The problem is it takes a while to form opinions and by then you are burnt and don't want to code within a company anymore.

And the most serious AntiPattern is when ProgrammersDontCode, because they are too busy fixing bugs, doing paperwork, managing/meeting other people, or avoiding/quitting work entirely because it is just too distasteful.


There is a difference between those who code what they must to facilitate their writings (CodeToWrite?), and those who write what they must to facilitate their coding (WriteToCode?). Choose your gurus wisely.
There's nothing new on this page. The age-old saying says it all: 'those who can, do, those who can't, teach, and those who can't teach, teach teaching' --AndrewQueisser
Ahh, that wonderful AntiPattern of Western thought: PolarizingTheContinuum?. Why must we wield a knife and divide the world into those who can't but write, and those who can but don't write? There really are authors out there who are good coders, and coders who can write.

Additionally, I fear that this discussion has suffered from another AntiPattern of Western thought: QuotingNotThinking. Well-known aphorisms seem to create their own magnetic field: when a discussion veers too close to the subject of the aphorism, it gets "stuck" to the aphorism, and all meaningful thought ceases.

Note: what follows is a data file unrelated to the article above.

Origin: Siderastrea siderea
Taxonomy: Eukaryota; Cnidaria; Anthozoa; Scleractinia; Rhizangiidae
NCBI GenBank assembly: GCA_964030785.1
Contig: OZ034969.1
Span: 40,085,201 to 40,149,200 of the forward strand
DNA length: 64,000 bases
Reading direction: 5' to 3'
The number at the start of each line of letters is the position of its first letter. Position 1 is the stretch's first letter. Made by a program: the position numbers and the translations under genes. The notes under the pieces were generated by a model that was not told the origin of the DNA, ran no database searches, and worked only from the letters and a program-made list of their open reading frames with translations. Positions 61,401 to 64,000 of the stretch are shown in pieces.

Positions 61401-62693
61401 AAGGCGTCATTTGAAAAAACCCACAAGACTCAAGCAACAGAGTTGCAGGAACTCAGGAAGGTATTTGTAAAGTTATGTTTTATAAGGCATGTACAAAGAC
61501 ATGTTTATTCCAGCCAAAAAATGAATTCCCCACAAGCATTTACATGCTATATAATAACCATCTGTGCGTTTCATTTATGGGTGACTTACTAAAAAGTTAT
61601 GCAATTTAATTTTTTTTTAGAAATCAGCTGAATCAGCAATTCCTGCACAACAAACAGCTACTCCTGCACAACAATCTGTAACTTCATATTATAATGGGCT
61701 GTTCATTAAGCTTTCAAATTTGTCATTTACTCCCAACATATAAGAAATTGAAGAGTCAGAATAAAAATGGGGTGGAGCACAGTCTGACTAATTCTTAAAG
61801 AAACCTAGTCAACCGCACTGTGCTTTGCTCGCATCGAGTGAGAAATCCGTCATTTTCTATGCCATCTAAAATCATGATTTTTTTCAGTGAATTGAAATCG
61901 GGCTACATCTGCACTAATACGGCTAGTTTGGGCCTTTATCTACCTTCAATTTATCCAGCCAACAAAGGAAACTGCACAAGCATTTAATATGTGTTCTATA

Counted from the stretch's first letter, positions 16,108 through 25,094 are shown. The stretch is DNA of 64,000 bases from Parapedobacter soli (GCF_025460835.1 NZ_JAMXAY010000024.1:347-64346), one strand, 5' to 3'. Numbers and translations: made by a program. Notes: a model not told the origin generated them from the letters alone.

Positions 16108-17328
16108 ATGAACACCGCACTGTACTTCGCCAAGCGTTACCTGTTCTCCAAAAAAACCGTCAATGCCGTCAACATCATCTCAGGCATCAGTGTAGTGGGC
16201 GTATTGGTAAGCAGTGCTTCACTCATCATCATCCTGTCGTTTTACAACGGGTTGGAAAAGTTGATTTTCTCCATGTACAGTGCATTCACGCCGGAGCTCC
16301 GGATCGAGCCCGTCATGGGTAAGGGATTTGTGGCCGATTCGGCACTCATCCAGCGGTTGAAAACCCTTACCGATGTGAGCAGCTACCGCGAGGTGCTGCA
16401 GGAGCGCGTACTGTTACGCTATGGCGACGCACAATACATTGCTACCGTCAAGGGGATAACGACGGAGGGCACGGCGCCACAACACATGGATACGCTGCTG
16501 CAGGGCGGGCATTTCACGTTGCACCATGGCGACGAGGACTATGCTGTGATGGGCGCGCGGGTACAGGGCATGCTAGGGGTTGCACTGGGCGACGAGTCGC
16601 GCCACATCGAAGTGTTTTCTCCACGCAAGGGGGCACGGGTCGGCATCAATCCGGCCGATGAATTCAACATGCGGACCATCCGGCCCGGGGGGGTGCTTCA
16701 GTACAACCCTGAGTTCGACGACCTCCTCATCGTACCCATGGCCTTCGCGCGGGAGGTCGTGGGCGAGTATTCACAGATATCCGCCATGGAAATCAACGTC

Could QuotingNotThinking be adapted similarly to GodwinsLaw, or would it then be a victim of itself? :-)
How, then, will we inexperienced programmers separate the wheat from the chaff? Are there any guidelines other than actual experience (which we don't have)? WhoCanYouTrust??
I think AuthorsDontCode could be a GreyPattern - see GuruDoesNothing. -- TomRossen
Does this apply to authors writing about software culture as well as development? See http://www.runme.org/categories/+text_-_software_art_related/+cultural_critique_of_software/

Then again, perhaps the most comprehensive texts on software culture can be found in places like this one and the JargonFile .
As an author, this is created by a corporate anti-pattern - specifically, authors get paid much less than developers. It's damn near impossible for publishers to find an experienced developer who can fill a complex Word template with literate English, finish a book on a tight deadline, *and* write it for peanuts.

Authors are usually:

1. Writing a book as a spare time project and/or because they can't find other work and/or because they naively believe writing a book will make them more employable. 2. Wannabe guru types who have a schtick to sell or are/were involved in creating a significant product or technology they are trying to trade on. 3. Generalists who are learning as they go and would typically be in a hypothetical lower quartile of developer skill on a real-world project - but will have learned the topic, written 50k to 100k words about it, and done the same for two or three other topics at the same time.

This is not a recipe for quality. But sales simply don't justify paying developer rates to most authors.
CategoryAntiPattern